As some of our members prepare for the upcoming Toastmasters Regional Speech and Table Topics Contests, we offer the following “Table Topics Strategies”.

These strategies were compiled by our Toastmasters member Elodie, based on an article by Craig Harrison in Toastmaster Magazine entitled Turning the Tables On Table Topics. Elodie won the annual English Table Topics contest at our club in 2010.

Here is the article prepared by Elodie:

In addition to belonging to a specific Toastmaster club, Toastmaster members also belong to a larger network of public speakers, Toastmaster International. The organization produces supporting material and events to help members in their various public speaking needs. As a fairly new member of the St-Lawrence Toastmaster club, I take great pride in actively participating in the weekly meetings. However, sometimes, members may find themselves in search of some guidance or inspiration. For these purposes, I found a multitude of interesting information in the Toastmaster monthly magazine. The condensed issues often contain short and playful, yet informative strategies on how to tackle public speaking in everyday situations. In Toastmaster’s February’s 2010 issue, an article, by Craig Harrison entitled Turning the Tables On Table Topics, caught my eye as I was preparing my notes to host the table topic portion on a meeting. In sum, the article proposed 12 strategies one can refer to as they briefly prepare to answer a table topic question. This is a recapitulation of the tactics.

  1. Bridging: Go from what you don’t know to what you know. Its easy to speak about something we know or are passionate about. Bridging your topic to something you are familiar with can put you at ease rapidly and help you master your improvisation.
  2. Reframing: Redefine the topic, as you would like to answer it. You don’t have to change the topic, but you can play with the subject.
  3. Dialogue: Sometime you need to do some thinking out loud to get the ball rolling. Don’t be afraid to ask yourself or the audience questions. It can be entertaining to watch a speaker engage in a conversation with his or herself.
  4. Quotes, Jokes and sayings: Table topics is a fast pace exercise, usually it all happens under 3 minutes, that being said, if the topic reminds you of a quote or joke or saying, it can be a great tool to use this information as a launch into your improvisation.
  5. The Melodrama: Don’t be afraid to exaggerate! Delivery is everything in table topics. If you feel being dramatic will help your crowd engage in the experience and relive it with you, then go for it!
  6. The Far Side: Take your topic to the extremes. Sometimes, exaggeration can go a long way. Don’t be afraid to utilize sarcasm and made up scenarios, often time hypothetical situation help see things in a different light.
  7. Moderator: A playful way of acting out two different points of view. This technique is also called Point/Counterpoint and it can open a window a multitude of hypothetical situations, you can tell a story from different perspectives.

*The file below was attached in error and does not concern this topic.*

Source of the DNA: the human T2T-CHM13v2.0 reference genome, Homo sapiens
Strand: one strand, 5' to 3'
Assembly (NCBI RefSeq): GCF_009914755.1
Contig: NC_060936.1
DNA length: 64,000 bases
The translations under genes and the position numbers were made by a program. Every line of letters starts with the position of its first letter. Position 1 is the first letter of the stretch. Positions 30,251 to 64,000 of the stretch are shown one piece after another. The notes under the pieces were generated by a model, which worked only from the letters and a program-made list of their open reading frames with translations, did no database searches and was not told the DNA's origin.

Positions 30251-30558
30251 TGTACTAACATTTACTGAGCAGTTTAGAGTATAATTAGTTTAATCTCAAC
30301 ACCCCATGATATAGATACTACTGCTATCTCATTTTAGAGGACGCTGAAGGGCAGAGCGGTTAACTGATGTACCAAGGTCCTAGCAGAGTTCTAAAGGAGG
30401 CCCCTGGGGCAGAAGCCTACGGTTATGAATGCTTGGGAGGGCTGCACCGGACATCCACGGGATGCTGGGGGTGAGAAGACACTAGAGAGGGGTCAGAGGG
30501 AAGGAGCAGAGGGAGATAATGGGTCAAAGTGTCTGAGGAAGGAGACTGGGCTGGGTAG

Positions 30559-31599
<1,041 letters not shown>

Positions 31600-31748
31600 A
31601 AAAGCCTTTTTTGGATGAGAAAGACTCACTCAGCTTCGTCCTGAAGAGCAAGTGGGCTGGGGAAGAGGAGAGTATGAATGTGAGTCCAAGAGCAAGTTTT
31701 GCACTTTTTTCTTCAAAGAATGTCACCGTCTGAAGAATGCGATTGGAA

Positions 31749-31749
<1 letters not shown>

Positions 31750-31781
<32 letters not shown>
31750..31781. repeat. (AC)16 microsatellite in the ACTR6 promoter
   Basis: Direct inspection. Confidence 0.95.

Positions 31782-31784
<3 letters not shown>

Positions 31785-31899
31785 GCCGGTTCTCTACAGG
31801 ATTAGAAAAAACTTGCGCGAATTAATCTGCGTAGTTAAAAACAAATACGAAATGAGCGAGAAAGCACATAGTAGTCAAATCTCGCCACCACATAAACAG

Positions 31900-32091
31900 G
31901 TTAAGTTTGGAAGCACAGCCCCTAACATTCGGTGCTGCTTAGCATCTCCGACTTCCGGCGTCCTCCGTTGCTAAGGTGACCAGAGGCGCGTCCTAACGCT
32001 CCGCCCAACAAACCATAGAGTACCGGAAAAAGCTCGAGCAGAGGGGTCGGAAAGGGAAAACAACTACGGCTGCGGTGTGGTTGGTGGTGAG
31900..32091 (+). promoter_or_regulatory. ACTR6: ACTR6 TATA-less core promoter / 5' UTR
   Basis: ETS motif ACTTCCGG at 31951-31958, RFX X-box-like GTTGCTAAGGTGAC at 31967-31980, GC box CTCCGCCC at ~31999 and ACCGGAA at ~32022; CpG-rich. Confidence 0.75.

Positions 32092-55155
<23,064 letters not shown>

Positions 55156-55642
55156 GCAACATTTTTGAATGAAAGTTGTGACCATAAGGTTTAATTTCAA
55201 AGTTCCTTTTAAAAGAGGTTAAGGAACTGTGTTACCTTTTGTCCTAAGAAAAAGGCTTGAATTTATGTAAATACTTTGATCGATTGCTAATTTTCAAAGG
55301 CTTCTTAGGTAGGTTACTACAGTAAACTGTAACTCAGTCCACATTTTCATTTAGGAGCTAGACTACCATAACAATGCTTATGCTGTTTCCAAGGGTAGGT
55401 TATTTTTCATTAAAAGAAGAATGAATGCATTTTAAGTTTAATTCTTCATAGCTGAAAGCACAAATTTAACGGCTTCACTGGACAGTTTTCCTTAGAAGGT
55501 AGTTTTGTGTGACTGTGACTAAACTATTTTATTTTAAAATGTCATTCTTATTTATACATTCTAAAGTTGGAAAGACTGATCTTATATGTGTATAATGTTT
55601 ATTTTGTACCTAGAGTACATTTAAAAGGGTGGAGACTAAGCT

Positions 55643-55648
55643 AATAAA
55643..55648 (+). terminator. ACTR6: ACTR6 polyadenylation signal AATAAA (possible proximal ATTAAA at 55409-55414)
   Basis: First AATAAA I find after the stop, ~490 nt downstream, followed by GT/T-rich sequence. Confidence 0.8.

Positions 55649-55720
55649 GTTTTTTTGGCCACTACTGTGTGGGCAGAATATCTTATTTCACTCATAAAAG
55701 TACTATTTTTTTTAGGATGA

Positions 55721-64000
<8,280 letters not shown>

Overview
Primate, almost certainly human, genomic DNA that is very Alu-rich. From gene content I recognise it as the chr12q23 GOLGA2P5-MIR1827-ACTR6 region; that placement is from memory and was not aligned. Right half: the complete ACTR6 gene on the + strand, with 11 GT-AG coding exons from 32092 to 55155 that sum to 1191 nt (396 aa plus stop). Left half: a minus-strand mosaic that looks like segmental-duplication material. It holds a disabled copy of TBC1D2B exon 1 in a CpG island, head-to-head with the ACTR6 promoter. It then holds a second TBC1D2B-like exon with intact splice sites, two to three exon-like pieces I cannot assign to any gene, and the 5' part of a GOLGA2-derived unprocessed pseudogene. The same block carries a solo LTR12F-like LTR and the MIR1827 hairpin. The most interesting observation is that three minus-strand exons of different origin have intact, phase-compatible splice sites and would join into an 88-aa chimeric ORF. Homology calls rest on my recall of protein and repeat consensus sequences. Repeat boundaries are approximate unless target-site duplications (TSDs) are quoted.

8. You Came From Outer Space: Try answering the question in a completely different character. In a setting, like your club, were members know each other, this angle can be quite comical. Table topics are free game; think outside the boxes and take one a split personality.
  9. Transcend Time: This is a creative way of answering a question with a different time frame or period’s perspective. You could be yourself in the future looking back on the present question.
  10. Play Devil’s Advocate: Take what you’re given and argue the complete opposite of what is either expected or natural to you. This can also be an excellent exercise for debate purposes and to broaden your arguments in general.
  11. Everyone Loves a Mystery: Sometime being on the tip of your chair can be most nerve racking, however, it can keep your audience captivated from beginning to end. Often time during table topics, even the speaker doesn’t know where the story or train of thought is going and the build up can be crucial to buy up some time to think of a twist or punch line. Shock value can be the heart of your improvisation!
  12. When All Else Fails…Say Nothing (at Length): Lets face it, sometime we just have nothing to say about a subject. It happens, no inspiration what so ever!! In that case, you may want to work with body language or facial expressions, just have fun with the lack of substance, use clichés. Don’t worry the time will run out eventually.

Hopefully these strategies can guide you through you table topic sessions and get your creative juices flowing. Implementing these various techniques can help you feel more at ease and in control, thus, delivering an entertaining improvisation.